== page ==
Fragments are one of the most common grammatical errors in the English language.
Here are some of the most common mistakes that end up as fragments:
No SubjectNo VerbClause Turned into a Complete Sentence
Example: Singing in the lobby.
- Issue: Who is singing in the lobby?
- Solution: Add a subject that confirms who is singing.
Fixed: Peyton is singing in the lobby.
Example: My dog’s long fur.
- Issue: What about the fur? What is it doing? How would you describe it?
- Solution: Insert either an action verb that states what the fur is doing or a linking verb that describes the fur.
Fixed: My dog’s long fur is dirty.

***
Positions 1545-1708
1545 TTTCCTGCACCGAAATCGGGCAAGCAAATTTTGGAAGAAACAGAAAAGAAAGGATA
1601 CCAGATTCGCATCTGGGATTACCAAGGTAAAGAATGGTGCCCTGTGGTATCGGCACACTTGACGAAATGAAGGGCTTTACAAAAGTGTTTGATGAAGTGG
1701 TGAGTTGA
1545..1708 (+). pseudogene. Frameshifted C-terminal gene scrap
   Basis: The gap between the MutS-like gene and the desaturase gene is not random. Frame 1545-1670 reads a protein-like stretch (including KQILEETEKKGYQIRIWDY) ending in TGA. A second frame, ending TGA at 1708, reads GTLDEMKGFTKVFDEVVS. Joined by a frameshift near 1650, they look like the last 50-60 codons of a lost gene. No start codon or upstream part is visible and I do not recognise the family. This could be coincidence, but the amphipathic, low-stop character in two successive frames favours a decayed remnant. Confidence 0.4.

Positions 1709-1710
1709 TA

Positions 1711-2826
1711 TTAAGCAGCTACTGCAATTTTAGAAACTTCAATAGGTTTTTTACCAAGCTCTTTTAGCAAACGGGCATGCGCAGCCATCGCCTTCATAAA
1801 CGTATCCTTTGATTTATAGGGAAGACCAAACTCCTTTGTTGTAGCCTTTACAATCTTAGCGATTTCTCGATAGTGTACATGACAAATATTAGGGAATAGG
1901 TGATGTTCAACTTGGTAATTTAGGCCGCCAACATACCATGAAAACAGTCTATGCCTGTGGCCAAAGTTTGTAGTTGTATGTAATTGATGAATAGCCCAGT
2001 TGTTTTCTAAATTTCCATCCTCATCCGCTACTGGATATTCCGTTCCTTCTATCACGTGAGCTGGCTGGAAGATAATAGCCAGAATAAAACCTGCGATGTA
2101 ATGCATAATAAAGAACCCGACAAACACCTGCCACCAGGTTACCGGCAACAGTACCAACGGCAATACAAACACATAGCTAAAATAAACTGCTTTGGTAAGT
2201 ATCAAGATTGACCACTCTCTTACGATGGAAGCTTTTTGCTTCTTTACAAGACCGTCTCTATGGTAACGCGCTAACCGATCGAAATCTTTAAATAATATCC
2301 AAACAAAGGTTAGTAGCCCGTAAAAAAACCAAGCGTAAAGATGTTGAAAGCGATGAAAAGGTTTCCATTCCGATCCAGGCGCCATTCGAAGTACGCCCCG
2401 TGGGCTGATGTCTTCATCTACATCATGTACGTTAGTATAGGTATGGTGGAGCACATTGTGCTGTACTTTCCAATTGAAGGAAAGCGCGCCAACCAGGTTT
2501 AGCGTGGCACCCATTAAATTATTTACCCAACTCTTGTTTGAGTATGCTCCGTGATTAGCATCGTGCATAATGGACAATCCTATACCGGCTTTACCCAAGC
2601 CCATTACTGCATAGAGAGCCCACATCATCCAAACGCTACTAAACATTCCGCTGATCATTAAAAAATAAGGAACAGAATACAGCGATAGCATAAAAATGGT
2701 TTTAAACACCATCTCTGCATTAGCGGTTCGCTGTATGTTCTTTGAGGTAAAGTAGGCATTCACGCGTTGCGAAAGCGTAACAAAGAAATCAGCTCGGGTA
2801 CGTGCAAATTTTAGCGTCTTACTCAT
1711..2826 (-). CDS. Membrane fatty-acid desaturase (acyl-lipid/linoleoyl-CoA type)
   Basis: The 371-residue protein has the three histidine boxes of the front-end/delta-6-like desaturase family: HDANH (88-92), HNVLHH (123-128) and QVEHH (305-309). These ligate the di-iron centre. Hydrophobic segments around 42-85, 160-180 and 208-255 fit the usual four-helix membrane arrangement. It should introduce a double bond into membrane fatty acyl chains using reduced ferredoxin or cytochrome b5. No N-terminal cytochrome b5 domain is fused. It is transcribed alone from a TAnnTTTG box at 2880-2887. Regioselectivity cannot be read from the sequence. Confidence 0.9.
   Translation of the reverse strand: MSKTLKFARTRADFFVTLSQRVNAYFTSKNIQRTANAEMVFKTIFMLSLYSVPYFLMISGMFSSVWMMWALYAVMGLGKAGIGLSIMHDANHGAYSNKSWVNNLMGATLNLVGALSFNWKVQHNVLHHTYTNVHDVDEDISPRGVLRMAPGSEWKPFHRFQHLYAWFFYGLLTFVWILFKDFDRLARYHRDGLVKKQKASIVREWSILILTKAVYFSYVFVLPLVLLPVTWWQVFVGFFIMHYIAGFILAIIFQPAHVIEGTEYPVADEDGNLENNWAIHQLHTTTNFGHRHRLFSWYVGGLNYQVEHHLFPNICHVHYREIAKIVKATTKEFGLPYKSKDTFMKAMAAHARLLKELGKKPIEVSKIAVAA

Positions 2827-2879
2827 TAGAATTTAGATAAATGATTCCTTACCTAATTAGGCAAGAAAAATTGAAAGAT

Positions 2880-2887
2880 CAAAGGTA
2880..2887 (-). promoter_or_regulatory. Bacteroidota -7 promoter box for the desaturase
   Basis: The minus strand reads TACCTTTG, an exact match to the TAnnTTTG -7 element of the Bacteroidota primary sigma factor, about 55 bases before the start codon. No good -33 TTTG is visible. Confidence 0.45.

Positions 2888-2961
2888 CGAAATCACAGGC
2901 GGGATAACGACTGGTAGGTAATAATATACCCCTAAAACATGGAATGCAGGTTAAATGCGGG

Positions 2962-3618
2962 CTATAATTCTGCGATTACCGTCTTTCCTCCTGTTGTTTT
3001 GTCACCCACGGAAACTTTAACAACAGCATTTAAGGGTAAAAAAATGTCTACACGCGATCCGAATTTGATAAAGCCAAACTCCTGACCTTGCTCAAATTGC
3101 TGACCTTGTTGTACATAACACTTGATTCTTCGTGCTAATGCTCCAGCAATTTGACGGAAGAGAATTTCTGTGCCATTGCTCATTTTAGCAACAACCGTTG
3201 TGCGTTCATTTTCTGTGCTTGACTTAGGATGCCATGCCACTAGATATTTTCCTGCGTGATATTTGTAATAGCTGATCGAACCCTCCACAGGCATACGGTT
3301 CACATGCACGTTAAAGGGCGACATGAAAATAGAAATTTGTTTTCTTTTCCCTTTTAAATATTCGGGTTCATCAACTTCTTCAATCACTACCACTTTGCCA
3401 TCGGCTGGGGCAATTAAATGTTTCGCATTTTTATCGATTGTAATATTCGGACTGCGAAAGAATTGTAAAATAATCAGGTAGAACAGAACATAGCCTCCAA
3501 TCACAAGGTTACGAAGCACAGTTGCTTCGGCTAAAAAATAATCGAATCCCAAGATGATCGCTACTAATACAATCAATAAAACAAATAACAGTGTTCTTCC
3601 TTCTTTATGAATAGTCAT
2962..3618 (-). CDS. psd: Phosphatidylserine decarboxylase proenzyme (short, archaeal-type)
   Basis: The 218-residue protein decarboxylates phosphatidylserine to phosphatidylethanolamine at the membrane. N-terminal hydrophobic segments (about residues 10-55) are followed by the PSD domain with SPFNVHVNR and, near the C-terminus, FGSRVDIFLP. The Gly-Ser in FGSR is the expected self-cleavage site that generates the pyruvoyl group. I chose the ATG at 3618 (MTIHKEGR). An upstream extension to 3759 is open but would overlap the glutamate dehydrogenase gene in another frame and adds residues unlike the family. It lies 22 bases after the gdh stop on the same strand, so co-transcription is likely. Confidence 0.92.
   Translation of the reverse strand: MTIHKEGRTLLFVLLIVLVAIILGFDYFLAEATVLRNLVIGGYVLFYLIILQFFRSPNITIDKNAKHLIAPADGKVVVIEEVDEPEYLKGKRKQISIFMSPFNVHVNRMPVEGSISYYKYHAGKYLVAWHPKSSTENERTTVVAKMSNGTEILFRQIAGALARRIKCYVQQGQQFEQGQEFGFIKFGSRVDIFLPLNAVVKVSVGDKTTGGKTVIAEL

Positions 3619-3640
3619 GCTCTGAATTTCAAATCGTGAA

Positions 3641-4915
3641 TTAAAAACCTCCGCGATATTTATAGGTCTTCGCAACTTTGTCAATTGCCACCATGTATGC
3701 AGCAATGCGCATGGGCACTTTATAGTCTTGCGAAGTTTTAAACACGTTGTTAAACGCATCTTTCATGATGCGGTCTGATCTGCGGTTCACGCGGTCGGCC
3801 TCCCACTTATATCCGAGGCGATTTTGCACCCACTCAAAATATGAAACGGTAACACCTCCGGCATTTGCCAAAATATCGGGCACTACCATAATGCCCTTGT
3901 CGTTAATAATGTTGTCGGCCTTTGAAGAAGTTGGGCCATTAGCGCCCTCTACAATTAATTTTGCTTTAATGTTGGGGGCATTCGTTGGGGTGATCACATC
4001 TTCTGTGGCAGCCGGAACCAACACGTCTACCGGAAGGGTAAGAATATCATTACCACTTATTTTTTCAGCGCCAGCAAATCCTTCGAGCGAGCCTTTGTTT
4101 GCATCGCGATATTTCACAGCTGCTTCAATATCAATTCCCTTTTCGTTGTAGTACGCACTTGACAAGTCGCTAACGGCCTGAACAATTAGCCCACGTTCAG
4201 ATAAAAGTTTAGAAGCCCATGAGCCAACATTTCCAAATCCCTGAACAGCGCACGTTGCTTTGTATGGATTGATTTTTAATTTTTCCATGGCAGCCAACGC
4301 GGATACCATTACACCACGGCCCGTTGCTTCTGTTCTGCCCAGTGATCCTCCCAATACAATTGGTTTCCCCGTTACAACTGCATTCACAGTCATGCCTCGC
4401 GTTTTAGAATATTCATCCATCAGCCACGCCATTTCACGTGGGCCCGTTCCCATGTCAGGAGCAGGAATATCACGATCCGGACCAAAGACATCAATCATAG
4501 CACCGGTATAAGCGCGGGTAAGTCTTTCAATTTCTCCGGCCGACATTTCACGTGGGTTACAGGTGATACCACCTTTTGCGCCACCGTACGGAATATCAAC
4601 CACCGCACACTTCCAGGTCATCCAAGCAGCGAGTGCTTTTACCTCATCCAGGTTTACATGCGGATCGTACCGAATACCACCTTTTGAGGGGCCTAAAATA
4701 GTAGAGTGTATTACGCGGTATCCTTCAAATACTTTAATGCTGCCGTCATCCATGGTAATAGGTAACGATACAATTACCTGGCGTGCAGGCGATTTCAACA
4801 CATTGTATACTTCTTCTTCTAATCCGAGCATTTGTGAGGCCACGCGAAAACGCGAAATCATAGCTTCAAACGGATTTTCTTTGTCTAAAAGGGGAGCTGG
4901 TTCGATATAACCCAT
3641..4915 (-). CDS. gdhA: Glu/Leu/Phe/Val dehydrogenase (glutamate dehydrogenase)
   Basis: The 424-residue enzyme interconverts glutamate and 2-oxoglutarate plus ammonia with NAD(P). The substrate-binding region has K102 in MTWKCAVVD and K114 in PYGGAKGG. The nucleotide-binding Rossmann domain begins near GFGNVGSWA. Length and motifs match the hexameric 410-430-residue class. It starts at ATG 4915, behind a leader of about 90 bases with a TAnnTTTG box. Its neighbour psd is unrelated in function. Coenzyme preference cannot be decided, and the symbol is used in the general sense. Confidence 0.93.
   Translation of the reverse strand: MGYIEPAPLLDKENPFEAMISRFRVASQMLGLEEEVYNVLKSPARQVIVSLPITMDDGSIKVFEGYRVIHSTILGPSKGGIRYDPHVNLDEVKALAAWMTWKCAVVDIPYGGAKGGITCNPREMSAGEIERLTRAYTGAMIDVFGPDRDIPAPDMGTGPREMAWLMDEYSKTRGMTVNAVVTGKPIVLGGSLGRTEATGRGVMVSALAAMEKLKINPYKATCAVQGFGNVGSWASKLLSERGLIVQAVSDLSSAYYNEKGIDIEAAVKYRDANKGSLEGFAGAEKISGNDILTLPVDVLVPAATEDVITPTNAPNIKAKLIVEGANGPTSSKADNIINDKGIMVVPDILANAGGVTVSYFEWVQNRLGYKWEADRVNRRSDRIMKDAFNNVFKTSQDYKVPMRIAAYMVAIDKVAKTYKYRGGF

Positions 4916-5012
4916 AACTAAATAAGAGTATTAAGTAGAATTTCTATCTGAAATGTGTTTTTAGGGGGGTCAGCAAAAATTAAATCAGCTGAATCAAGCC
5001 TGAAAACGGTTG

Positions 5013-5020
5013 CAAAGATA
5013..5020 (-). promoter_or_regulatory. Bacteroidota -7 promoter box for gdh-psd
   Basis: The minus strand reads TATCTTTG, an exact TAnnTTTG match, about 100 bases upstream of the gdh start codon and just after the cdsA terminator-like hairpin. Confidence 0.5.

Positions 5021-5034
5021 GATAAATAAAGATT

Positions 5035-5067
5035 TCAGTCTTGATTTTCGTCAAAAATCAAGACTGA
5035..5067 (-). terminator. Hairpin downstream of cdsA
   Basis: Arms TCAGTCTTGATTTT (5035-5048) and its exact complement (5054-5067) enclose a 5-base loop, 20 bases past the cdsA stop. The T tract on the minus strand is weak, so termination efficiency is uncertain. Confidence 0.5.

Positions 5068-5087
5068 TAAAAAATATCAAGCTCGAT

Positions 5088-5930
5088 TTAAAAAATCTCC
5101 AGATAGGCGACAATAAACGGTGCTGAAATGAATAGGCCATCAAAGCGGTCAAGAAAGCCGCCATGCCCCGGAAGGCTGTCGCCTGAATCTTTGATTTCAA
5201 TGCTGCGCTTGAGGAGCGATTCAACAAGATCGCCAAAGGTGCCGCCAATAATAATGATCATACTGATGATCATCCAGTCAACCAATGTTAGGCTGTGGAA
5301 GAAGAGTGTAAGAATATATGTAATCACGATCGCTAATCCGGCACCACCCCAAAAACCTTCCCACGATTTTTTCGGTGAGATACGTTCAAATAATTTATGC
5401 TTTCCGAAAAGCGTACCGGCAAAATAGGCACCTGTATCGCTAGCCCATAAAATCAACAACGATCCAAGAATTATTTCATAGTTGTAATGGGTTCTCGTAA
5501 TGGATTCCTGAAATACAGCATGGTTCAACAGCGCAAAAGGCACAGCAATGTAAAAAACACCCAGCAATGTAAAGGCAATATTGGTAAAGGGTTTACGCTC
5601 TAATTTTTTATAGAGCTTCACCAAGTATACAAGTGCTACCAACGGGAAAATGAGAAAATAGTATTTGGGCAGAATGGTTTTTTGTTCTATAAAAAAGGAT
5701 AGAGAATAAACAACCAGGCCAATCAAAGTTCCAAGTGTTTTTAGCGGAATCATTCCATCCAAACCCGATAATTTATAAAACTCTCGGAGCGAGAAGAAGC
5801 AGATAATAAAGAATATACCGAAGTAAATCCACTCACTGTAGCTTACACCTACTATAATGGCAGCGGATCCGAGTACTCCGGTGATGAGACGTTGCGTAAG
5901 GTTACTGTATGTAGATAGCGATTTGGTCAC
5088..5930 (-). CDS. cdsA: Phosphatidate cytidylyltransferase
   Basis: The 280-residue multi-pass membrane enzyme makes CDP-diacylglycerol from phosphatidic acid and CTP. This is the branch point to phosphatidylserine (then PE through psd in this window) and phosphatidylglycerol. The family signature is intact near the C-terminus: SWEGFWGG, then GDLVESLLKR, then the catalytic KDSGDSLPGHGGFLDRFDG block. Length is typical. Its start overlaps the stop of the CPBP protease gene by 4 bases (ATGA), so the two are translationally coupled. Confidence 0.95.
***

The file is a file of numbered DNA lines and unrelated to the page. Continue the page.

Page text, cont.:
Clause Turned into a Complete Sentence
Example: As I was going to class.
- Issue: “As” makes this sentence incomplete (see “Clauses” section for more details). Dependent clauses are unable to stand alone as a sentence, but independent clauses can.
- Solution: Remove “as,” or describe what was happening to you as you were going to class.
Fixed: As I was going to class, I realized I forgot my homework.
Things to make sure of:
- Clear subject
- Clear verb
- No modifiers or phrases that unnecessarily split the subject and the verb, and none that make the sentence a dependent clause rather than an independent clause
- Carefully read your paper aloud to yourself, or have a friend read it aloud to you. This is one of the best ways to catch sentence fragments.
- “Recognizing Fragments (Video).” Khan Academy, Khan Academy. Accessed 1 April 2021.
- “What Is a Sentence Fragment?” Grammarly, 14 Jan. 2021. Accessed 1 April 2021.